January 26, 2020
I haven't posted anything on this project for a while as I was busy with other things. But I have recently had occasion to revisit and I have made some progress in understanding how best to use this device. The kind of testing I had been doing was either 1) looking at copious output on the serial monitor upon egress/ingress detection on the bench or 2) installing and simply using the device to count egress and ingress transits reported via LoRaWAN. The trouble is that things mostly work in mode 2) but when they didn't I couldn't really diagnose the problem.
For this round of tests, I mounted the device on the entrance way between our Hall and Dining Room where I work in such a way that I could maintain the serial tether to the laptop and record the details of the sensor device while I walked under the PeopleCounter. I streamed object temperature, object temperature theshold, and ingress and egress counts at rates from 10 - 80 Hz, captured the data from the serial monitor and plotted the data in a spreadsheet. This is a typical result:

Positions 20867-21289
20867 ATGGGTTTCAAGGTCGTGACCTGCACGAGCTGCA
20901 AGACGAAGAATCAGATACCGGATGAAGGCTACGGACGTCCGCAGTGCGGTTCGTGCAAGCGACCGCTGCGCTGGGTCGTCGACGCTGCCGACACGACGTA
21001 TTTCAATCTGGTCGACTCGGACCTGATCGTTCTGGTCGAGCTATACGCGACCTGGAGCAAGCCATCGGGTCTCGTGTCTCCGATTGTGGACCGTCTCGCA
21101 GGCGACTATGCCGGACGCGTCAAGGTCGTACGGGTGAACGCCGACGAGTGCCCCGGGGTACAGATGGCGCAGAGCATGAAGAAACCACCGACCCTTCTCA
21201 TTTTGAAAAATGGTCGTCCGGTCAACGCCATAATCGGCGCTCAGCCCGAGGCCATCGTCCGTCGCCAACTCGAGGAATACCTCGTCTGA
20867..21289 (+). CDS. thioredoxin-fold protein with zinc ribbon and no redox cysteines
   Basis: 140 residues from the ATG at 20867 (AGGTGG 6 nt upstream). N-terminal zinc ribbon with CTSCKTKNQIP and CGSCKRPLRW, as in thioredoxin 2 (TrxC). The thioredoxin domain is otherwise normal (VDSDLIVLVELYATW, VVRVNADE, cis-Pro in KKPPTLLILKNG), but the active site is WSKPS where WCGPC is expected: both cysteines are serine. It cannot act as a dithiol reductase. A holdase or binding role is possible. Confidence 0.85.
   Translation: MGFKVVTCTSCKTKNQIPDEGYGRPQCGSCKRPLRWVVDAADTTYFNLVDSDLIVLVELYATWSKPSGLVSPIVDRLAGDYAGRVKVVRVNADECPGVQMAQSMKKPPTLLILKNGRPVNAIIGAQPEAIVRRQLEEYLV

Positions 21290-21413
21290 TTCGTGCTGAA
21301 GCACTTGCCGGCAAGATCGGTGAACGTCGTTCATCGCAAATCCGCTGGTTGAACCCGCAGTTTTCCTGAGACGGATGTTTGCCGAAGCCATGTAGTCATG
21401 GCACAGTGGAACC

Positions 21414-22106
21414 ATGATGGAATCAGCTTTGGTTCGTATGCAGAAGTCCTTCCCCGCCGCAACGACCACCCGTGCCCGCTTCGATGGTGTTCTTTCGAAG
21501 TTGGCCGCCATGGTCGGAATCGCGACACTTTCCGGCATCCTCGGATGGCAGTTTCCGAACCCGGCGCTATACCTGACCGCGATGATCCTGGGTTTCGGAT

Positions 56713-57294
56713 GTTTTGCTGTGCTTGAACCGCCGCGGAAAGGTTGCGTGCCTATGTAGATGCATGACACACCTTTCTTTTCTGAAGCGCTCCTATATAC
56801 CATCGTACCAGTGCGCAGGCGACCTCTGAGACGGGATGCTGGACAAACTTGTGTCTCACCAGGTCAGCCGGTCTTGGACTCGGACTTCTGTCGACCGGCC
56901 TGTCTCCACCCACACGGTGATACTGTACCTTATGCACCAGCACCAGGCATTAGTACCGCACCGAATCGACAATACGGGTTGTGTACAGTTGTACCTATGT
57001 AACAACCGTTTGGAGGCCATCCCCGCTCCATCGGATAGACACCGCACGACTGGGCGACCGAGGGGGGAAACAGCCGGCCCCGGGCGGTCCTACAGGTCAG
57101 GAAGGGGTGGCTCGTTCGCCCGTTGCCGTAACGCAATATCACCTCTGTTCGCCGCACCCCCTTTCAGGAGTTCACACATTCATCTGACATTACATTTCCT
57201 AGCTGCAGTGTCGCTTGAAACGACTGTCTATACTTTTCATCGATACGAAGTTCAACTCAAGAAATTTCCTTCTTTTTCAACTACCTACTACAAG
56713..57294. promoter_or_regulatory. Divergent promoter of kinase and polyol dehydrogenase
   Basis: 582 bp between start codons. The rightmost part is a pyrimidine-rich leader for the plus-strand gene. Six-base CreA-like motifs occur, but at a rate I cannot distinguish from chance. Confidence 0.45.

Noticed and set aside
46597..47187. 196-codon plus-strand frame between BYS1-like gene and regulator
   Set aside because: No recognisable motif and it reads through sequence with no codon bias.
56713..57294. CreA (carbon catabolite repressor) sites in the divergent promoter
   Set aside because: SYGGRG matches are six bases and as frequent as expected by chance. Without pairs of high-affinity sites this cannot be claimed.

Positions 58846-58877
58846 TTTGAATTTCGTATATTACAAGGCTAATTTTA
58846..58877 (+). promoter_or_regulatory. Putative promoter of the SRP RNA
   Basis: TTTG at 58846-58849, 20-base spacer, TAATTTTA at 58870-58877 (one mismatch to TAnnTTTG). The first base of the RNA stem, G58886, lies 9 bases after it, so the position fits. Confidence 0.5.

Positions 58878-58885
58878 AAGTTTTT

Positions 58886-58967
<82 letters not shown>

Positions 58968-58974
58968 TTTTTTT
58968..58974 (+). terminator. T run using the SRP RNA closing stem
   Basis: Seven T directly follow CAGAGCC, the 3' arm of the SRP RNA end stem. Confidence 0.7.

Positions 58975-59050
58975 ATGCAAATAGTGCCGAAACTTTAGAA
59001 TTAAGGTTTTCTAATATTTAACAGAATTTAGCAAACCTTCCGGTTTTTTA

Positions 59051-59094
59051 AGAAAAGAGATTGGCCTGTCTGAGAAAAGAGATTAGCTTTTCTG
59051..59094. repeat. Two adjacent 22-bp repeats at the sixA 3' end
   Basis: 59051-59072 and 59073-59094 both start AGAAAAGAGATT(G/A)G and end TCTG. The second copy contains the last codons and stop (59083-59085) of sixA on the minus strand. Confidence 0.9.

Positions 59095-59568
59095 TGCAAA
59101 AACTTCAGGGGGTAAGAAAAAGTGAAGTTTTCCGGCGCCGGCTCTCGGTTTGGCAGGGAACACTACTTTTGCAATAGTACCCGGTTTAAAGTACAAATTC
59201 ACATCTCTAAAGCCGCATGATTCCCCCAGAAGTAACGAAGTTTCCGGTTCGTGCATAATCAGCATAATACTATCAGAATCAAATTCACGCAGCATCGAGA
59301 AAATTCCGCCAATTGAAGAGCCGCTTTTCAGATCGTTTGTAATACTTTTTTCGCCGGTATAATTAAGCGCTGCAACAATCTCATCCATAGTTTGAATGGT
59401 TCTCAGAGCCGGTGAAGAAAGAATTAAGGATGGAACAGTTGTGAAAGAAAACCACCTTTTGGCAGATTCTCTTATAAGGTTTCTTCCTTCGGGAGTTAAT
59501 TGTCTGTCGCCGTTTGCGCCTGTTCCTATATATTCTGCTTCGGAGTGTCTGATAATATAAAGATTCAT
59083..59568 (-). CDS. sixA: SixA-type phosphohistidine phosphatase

The way the PeopleCounter works is that the sensors detect when a warm human crosses their line of sight, the time difference in the detection determines the direction of the transit. Simple. The sensors allow a threshold to be specified so that an interrupt is generated upon crossing the threshold, either upward or downward crossing. I have been using about 200 counts as an upper threshold to detect people crossing at a distance of ~1 - 2 foot from the sensors (where the head and shoulders are, more or less, when the device is mounted on an upper door jamb). The problem, as can easily be seen, is that the sensor responses drift, and if the baseline isn't corrected every so often, the drift will result in a large enough separation between the transit excursion and the threshold that it will never be crossed and the device will stop counting.
The threshold, then, has to be reset at a fast enough rate to keep track of any baseline drift but not too fast to cause a large power drain on the battery. But there is a problem here as well. If the threshold adjustment happens to coincide with a person transiting the device (as in the fourth peak in the figure), the baseline reset can be skewed upward. So some limit needs to be applied. Threshold management turns out to be critical to obtaining accurate performance. I expected this from the start, but didn't realize how difficult it would be to find a 100% accurate solution.
The good news is that the people counter accuracy is > 90% in simple tests that I can do around the house. We are about to test it "in the field" and will have data from more realistic deployments soon. I expect to learn a lot more about how such a device might behave in less controlled environments.